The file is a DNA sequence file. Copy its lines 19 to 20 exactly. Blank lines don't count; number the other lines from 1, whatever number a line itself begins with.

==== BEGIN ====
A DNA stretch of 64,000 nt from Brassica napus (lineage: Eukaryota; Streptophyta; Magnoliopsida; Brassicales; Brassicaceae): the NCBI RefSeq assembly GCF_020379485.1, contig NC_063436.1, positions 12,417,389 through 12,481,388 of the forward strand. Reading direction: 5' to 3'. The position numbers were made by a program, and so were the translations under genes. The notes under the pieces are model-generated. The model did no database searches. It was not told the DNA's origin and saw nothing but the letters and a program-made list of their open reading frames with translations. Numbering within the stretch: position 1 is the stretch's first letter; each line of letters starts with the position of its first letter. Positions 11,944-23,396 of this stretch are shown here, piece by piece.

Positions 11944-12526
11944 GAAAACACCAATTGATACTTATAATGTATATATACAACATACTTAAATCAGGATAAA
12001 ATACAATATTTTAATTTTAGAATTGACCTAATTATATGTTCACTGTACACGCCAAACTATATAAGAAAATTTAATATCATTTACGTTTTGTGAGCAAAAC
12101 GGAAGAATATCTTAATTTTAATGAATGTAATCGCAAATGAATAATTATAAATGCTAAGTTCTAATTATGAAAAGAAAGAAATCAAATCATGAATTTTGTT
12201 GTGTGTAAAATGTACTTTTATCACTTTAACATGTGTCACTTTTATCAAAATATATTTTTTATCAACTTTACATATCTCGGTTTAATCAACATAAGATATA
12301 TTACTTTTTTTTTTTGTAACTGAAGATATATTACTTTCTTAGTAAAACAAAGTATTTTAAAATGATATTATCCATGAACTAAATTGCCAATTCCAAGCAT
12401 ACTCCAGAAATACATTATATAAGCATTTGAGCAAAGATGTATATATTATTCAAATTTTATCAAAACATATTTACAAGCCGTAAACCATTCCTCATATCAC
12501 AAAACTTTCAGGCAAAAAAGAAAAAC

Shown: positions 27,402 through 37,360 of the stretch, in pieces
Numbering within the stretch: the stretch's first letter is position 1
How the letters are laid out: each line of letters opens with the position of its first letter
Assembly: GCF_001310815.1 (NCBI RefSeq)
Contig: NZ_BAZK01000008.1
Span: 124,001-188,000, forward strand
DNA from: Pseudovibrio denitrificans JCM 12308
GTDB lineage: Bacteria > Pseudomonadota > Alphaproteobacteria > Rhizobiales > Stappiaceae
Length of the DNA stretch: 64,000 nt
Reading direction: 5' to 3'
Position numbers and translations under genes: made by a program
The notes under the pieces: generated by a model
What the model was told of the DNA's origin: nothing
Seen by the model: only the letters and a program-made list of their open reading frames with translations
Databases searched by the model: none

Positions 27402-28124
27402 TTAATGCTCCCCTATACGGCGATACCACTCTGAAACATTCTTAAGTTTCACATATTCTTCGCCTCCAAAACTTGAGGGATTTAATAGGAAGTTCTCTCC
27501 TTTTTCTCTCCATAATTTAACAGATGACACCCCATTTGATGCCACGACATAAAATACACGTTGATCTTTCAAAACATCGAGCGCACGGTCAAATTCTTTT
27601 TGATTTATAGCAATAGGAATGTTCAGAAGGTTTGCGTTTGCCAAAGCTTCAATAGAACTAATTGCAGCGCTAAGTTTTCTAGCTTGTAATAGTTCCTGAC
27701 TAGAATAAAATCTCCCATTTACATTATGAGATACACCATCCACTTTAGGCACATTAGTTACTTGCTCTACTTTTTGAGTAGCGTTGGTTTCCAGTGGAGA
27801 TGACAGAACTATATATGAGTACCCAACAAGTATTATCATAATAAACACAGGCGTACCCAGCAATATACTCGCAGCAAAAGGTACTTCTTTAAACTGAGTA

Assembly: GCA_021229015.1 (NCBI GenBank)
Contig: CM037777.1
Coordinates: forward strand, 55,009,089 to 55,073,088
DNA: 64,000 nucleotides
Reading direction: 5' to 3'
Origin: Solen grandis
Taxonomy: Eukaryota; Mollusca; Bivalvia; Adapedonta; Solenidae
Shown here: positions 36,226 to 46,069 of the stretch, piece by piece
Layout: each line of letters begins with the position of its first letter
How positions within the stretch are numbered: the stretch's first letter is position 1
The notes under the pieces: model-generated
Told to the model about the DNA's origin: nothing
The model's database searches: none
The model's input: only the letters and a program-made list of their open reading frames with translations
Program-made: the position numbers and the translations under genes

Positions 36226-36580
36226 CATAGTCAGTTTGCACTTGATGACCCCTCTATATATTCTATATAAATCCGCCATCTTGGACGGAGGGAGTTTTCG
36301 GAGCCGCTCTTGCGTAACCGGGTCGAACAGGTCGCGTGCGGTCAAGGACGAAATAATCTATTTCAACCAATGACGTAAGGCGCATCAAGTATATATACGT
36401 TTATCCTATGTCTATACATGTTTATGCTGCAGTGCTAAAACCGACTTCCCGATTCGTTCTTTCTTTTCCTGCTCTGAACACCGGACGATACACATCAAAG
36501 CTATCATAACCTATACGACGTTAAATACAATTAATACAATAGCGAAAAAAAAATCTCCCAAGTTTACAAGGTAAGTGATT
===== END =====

Reading direction: 5' to 3'
Position numbers and translations under genes: made by a program